Friday, July 11, 2014

Ekiti APC ‘gathering evidence’ for tribunal

3:10 PM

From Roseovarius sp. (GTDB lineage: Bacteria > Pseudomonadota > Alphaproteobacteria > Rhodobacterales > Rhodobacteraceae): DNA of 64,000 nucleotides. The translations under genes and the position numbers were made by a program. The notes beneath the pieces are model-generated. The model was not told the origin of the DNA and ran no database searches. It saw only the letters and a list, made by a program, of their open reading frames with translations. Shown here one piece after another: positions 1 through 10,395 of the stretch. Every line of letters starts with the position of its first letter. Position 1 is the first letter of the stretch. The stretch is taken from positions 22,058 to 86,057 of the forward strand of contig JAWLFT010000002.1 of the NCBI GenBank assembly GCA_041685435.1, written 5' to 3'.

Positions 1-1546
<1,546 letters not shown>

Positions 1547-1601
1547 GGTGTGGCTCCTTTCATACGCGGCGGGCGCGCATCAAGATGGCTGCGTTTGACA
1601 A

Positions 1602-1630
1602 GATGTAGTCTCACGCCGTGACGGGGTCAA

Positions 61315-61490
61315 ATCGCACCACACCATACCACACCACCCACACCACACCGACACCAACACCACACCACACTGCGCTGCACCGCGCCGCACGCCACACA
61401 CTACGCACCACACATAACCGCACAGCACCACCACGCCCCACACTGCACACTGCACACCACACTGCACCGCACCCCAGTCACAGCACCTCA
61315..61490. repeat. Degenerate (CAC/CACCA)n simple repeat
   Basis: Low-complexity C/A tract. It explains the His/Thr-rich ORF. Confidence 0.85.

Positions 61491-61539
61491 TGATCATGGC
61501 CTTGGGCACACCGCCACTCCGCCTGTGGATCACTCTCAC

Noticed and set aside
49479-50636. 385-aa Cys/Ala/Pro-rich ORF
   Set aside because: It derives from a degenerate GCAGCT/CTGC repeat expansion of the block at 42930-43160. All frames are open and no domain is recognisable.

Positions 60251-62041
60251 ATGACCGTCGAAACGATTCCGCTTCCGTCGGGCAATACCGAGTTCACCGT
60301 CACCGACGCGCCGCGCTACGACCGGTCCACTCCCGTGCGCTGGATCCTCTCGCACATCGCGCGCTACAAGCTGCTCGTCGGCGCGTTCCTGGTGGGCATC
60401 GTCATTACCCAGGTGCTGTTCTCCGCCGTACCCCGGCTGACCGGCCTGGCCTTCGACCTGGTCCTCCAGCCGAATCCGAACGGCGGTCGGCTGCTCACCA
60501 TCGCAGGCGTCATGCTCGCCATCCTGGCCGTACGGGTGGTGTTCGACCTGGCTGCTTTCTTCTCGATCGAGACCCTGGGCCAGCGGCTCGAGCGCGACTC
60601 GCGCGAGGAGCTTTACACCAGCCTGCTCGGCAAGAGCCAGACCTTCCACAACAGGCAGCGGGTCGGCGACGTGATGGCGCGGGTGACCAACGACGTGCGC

Despite Governor Kayode Fayemi’s acceptance of defeat in the June 21 Ekiti gubernatorial poll, TheCable understands that the state chapter of the All Progressives Congress (APC) is pushing for Ayo Fayose’s victory to be challenged in court. Fayemi lost the election to Fayose, the candidate of the Peoples Democratic Party (PDP), by a wide margin and promptly made a concession speech ─ considered rare for a Nigerian politician. The election was generally seen to be free and fair ─ although not without complaints about the militarisation of the state. However, a state government official has said “there was something fishy about the ballot paper and the ink that needs to be challenged in court”. “We are currently gathering evidence. We have received several complaints from people about the hi-tech rigging that was perpetrated. Even though the governor has accepted defeat, that does not stop us from challenging Fayose’s victory in court if we are able to gather enough evidence to prove our case,” he said. The official said the ballot papers were designed in a way that made the thumbprints to disappear “within minutes” while “pre-programmed” votes would later appear. “In other words, all the votes that were announced by INEC were pre-programmed. That means the thumb-printing process was irrelevant. The votes were pre-allocated on the ballot papers through hi-tech manipulation,” he said, using the term “photochromic” to describe the technology allegedly used to produce the ballot papers. Photochromism, in simple language, allows for transformation of chemical spices between two forms ─ meaning what you see can change to another form in seconds. It is a technology commonly used for eyeglasses. They could be plain in one moment and dark the next after absorbing electromagnetic radiation. The official did not explain how this technology can be used to alter voting on a ballot paper but said: “A clear example of this manipulation is at former governor Segun Oni’s polling unit in Ifaki. Oni, an APC member, went there with 11 members of his family, including his wife. APC got only one vote there, while Fayose got 51.” The official, who refused to be named because a final position has not yet been taken, said Oni’s wife had to ask her husband: “Darling, didn’t you vote for APC?”

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